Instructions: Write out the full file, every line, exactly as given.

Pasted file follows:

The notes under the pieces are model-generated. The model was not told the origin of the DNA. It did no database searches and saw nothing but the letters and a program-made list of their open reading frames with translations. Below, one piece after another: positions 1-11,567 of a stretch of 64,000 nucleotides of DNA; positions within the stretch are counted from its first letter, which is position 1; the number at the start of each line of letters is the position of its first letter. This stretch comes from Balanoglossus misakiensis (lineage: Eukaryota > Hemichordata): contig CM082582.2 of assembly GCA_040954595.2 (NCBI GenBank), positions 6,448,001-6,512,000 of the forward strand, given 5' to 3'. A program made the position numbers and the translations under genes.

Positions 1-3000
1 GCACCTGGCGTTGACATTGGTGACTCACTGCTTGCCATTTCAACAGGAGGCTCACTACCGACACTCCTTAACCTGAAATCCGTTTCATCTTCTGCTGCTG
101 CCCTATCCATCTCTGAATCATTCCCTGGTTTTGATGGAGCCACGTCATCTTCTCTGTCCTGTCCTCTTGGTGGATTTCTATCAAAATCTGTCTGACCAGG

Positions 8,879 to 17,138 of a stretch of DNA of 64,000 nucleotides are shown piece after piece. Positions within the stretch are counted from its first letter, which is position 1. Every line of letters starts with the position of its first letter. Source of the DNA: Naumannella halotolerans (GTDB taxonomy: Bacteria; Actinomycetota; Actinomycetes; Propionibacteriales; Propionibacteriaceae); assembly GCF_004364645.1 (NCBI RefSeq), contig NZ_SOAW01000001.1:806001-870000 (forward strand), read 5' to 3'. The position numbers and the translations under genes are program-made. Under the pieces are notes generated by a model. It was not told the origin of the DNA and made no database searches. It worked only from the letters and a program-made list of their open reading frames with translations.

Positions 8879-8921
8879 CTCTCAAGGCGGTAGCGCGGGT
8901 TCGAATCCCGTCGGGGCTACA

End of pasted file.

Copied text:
The notes under the pieces are model-generated. The model was not told the origin of the DNA. It did no database searches and saw nothing but the letters and a program-made list of their open reading frames with translations. Below, one piece after another: positions 1-11,567 of a stretch of 64,000 nucleotides of DNA; positions within the stretch are counted from its first letter, which is position 1; the number at the start of each line of letters is the position of its first letter. This stretch comes from Balanoglossus misakiensis (lineage: Eukaryota > Hemichordata): contig CM082582.2 of assembly GCA_040954595.2 (NCBI GenBank), positions 6,448,001-6,512,000 of the forward strand, given 5' to 3'. A program made the position numbers and the translations under genes.

Positions 1-3000
1 GCACCTGGCGTTGACATTGGTGACTCACTGCTTGCCATTTCAACAGGAGGCTCACTACCGACACTCCTTAACCTGAAATCCGTTTCATCTTCTGCTGCTG
101 CCCTATCCATCTCTGAATCATTCCCTGGTTTTGATGGAGCCACGTCATCTTCTCTGTCCTGTCCTCTTGGTGGATTTCTATCAAAATCTGTCTGACCAGG

Positions 8,879 to 17,138 of a stretch of DNA of 64,000 nucleotides are shown piece after piece. Positions within the stretch are counted from its first letter, which is position 1. Every line of letters starts with the position of its first letter. Source of the DNA: Naumannella halotolerans (GTDB taxonomy: Bacteria; Actinomycetota; Actinomycetes; Propionibacteriales; Propionibacteriaceae); assembly GCF_004364645.1 (NCBI RefSeq), contig NZ_SOAW01000001.1:806001-870000 (forward strand), read 5' to 3'. The position numbers and the translations under genes are program-made. Under the pieces are notes generated by a model. It was not told the origin of the DNA and made no database searches. It worked only from the letters and a program-made list of their open reading frames with translations.

Positions 8879-8921
8879 CTCTCAAGGCGGTAGCGCGGGT
8901 TCGAATCCCGTCGGGGCTACA